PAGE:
Stretches for Shin Splints

As someone who battled shin splints for two-and-a-half years, I understand the desperation to find relief from shin splint pain.

Like many athletes, I initially turned to stretching as a potential solution. Stretching the calves, hamstrings, glutes, toes, feet and anything I could think might However, my experience and subsequent research have revealed a more complex picture when it comes to stretching and shin splints.

Let's dive into the role of stretching in shin splint recovery and why it's just one piece of the puzzle.

Woman s calves for shin splint pain can be effective for helping get rid of pain

The Role of Stretching in Shin Splint Recovery

Along with calf raises for shin splints, stretching can play a supportive role in managing shin splints. It can help alleviate tension in the muscles surrounding the shin, improve flexibility, and potentially reduce some of the discomfort associated with shin splints. Common stretches for shin splints often target the calf muscles, tibialis anterior, and plantar fascia.

However, it's crucial to understand that while stretching may provide temporary relief, it's not a cure-all for shin splints.

Why Stretching Alone Isn't Enough

I spent months convinced that my shin splints were a mobility and flexibility issue.

I diligently performed every foot, toe, calf, hamstring, and ankle stretch or mobility drill I could think of. Despite my efforts, I got no relief, and my shins continued to hurt when I ran or played basketball.

What I now know is that stretching alone is not going to resolve shin splints. While incorporating specific stretches into your routine can help alleviate tension, improve flexibility, and support the healing process, it will not fix your pain or solve the root cause of the issue.

Shin splints are a tendon/enthesis irritation injury caused by an overload that likely stems from a strength deficit or training load mismanagement. This means that while stretching can be beneficial, it needs to be part of a more comprehensive treatment approach.

Complementary Exercises for Shin Splints

To effectively treat shin splints, you need to address the underlying causes. This often involves strengthening exercises, particularly for the calf muscles and tibialis posterior. Some effective exercises include:

  1. Seated calf isometric holds
  2. Calf raises (both seated and standing)
  3. Toe walks
  4. Ankle alphabet exercises
  5. Single-leg exercises for strength and balance
  6. Full body strengthening particularly squats and core strength work

The Importance of Strength Training

Strength training is crucial in both preventing and recovering from shin splints. It helps build resilience in the muscles and tendons, improving their ability to handle the stresses of running and other high-impact activities.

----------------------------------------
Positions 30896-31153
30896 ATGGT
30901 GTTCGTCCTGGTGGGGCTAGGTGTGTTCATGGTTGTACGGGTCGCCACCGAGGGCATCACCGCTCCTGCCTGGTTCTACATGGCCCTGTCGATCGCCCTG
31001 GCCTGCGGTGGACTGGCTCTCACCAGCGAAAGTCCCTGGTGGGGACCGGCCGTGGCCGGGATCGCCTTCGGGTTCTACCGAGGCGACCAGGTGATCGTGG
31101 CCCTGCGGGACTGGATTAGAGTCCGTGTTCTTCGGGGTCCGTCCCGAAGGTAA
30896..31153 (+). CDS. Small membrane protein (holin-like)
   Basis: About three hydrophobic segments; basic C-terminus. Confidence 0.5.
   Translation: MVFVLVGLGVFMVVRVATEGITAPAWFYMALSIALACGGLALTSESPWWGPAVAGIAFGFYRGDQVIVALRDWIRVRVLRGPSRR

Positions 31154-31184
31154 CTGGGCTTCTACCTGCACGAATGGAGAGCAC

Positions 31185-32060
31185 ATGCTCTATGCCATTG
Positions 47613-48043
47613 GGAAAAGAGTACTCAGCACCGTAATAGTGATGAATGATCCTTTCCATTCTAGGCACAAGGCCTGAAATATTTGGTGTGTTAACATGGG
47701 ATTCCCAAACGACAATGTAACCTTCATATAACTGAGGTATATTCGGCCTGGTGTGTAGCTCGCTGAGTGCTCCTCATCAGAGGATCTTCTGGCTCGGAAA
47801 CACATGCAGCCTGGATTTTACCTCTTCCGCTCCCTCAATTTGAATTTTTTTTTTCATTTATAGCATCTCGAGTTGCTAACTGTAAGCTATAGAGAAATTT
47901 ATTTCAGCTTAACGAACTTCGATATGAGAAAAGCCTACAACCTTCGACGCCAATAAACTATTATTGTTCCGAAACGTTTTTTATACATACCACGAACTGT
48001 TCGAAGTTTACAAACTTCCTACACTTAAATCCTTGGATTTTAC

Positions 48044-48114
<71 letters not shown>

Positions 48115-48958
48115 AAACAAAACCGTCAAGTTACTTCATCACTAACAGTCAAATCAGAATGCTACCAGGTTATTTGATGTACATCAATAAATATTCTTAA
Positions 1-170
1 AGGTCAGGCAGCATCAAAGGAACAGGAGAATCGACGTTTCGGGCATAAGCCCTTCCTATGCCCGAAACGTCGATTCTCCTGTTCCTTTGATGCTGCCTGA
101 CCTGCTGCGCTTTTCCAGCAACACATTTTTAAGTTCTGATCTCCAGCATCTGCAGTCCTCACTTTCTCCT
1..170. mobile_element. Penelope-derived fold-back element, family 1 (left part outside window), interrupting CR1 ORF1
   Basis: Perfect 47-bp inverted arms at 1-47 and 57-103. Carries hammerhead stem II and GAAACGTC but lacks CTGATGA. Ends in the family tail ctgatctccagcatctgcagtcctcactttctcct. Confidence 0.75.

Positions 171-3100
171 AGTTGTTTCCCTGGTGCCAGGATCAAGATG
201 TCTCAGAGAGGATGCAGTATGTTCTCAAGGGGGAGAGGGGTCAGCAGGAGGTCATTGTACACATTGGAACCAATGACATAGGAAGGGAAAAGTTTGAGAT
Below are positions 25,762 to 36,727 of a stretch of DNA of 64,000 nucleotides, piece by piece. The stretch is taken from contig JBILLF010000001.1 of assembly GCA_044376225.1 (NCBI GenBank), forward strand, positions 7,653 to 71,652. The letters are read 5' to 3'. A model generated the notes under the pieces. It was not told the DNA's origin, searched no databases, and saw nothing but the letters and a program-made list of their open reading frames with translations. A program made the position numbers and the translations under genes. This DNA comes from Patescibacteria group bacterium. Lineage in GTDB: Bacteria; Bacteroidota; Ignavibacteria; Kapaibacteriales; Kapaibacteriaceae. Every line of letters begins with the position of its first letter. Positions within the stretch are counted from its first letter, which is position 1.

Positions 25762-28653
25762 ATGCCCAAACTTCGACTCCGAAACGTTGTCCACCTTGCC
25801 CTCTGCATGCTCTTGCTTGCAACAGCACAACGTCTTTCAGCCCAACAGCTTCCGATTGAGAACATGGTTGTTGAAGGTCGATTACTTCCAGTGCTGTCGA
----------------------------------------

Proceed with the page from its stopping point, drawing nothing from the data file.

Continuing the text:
Focus on exercises that target not just the lower leg, but the entire lower body. This includes squats, single leg exercises like lunges and rear foot elevated split squats, deadlifts, and hip strengthening exercises specifically for the glute med muscles, a key stabiliser when we run. A strong foundation can significantly reduce your risk of developing shin splints.

Balancing Stretching with Other Recovery Techniques

While stretching shouldn't be your only tool for managing shin splints, it can be effectively combined with other recovery techniques. Consider incorporating:

  1. Ice therapy: Apply ice to the affected area for 15-20 minutes several times a day, especially after activity.
  2. Foam rolling: This can help hugely for shin splint pain. Rolling releases tension in the calf muscles and surrounding tissues.
  3. Proper warmup: Incorporate dynamic stretches and activation exercises before training.
  4. Gradual load management: Avoid sudden spikes in running volume or intensity over weeks and months.
  5. Proper footwear: Ensure you're wearing appropriate shoes for your foot type and activity.

When to Incorporate Stretches in Your Routine

While stretching alone won't cure shin splints, it can still be a valuable part of your recovery and maintenance routine when used appropriately. Here are some guidelines:

  1. Pre-workout: Focus on dynamic stretches to warm up the muscles without overstretching.
  2. Post-workout: This is a good time for static stretches, holding each stretch for 15-30 seconds.
  3. Throughout the day: If you spend a lot of time sitting, taking stretch breaks can help maintain flexibility.
  4. Before bed: Light stretching in the evening can help relax muscles and potentially improve sleep quality.

Remember, the key is to listen to your body. If a stretch causes pain, back off or consult with a professional.

The best shin splint stretches

We have created a simple an effective routine for developing flexibility in the calves, ankles and feet, you can follow along in this video.

Shin splints can be a frustrating injury, but with the right approach, you can overcome them. While stretching has its place in shin splint management, it's most effective when combined with strength training, proper load management, and other recovery techniques. By taking a comprehensive approach, you'll be well on your way to beating shin splints for good.

For personalised guidance on managing your shin splints, including a tailored stretching and strengthening program, don't hesitate to reach out. I'd be happy to help you get back to pain-free training!

Email coach Jacob here →

Remember, every athlete is unique, and what works for one person may not work for another. It's always best to consult with a healthcare professional or experienced coach to develop a plan that's right for you.